December 3, 2018
Honors biology student Benjamin Moran ’20 is one of five nationally recognized 2018 Portz Interdisciplinary Research Fellows, an award granted by the National Collegiate Honors Council (NCHC). Moran received a $5,000 award for his project, “ReWire Movement Method as Therapeutic Practice for Performers/Dancers with Cerebral Palsy.”
In collaboration with Honors faculty mentors Associate Professor of Classical and Contemporary Dance Dr. Nina Martin and Robert A. Welch Professor of Chemistry Dr. Eric Simanek, Moran’s project focused on facilitated dance-derived intervention designed to improve the quality of life of participants living with spastic cerebral palsy. The dance-derived intervention (the Martin ReWire Movement Method) was developed by Dr. Martin and is a somatic dance/movement practice that strives to access pre-conscious movement states through a body-brain approach.
The project represented a major interdisciplinary collaboration between Moran and faculty from the John V. Roach Honors College, the College of Fine Arts, the College of Science and Engineering, and the Department of Kinesiology.
Recognizing a New Passion
Moran credits Dr. Nina Martin with first introducing the concept of dance-derived intervention to him in her Honors Dance and World Cultures course. After taking the class, he notes, “I joined her research-based course (Honors Colloquium “Directed Studies in Modern Dance: Cerebral Palsy and Dance”) in order to learn more about [dance-derived intervention], help quantify the data, and later involve it in my Honors thesis project.”
He also has a personal connection to the project’s subject matter. “Back home in Chicago, I have a friend living with cerebral palsy who is dealing with the ongoing challenge of being phased out of treatment as an adult. Unfortunately, this is a fairly global problem for many adults living with cerebral palsy,” Moran said.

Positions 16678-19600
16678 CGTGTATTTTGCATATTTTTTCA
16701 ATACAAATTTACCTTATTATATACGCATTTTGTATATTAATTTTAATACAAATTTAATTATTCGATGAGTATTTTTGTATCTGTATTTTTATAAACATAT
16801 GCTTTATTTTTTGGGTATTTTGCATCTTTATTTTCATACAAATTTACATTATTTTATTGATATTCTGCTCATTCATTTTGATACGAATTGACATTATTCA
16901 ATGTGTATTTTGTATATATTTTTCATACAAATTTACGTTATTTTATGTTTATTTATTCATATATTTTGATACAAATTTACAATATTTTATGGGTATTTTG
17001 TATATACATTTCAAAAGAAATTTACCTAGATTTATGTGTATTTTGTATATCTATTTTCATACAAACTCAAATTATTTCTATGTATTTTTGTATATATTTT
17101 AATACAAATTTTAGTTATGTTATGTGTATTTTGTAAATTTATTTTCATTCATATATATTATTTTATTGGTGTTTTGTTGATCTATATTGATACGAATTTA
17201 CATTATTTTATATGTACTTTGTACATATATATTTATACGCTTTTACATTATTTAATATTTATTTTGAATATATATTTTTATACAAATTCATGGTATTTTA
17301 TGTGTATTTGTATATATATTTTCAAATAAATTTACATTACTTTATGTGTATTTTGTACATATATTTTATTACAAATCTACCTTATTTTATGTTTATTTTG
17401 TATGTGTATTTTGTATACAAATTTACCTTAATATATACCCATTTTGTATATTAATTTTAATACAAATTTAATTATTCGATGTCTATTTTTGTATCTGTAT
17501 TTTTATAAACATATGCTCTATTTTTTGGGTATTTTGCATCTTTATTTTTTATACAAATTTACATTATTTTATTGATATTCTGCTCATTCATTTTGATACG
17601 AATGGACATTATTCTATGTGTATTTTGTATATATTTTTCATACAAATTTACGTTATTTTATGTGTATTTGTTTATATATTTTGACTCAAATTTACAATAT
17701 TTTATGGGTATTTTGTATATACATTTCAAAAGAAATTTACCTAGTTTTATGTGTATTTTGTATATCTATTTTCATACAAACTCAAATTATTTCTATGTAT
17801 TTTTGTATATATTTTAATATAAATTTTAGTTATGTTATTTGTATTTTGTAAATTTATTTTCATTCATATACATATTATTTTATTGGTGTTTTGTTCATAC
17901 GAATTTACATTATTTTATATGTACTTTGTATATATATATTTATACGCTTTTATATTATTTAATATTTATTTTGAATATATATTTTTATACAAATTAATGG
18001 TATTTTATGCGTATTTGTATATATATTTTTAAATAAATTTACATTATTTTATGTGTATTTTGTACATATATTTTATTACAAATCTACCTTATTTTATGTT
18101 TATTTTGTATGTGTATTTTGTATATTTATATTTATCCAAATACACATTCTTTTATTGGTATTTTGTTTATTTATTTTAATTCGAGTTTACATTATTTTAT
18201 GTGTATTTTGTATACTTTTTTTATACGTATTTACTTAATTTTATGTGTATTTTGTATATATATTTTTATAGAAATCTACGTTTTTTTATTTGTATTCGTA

Moran hopes to continue researching solutions that will have a positive impact in the lives of others. “I am planning on using the money to help further our research on cerebral palsy with equipment that will make our work much more efficient.” He hopes he can somehow work on expanding his own Honors thesis research on children living with Down syndrome.
Exploring the Complexities of Knowledge
Opportunities for undergraduate research with graduate-level inquiry are a hallmark of a TCU Honors education. Moran reflected, “As an undergraduate, I never thought I was going to get such autonomy in a research setting. Dr. Martin and Dr. Simanek granted us the independence to design, innovate, and refine our experiment in a way that mimicked a graduate studies program.” He worked with other undergraduate students and helped write a paper that the cohort hopes to publish in a nationally recognized journal.
NCHC rules allow only one applicant per Honors College per year to be considered for the Portz Fellowship. “I was honored to represent TCU and be a recipient of this prestigious award on the national level for my beloved school,” Moran said.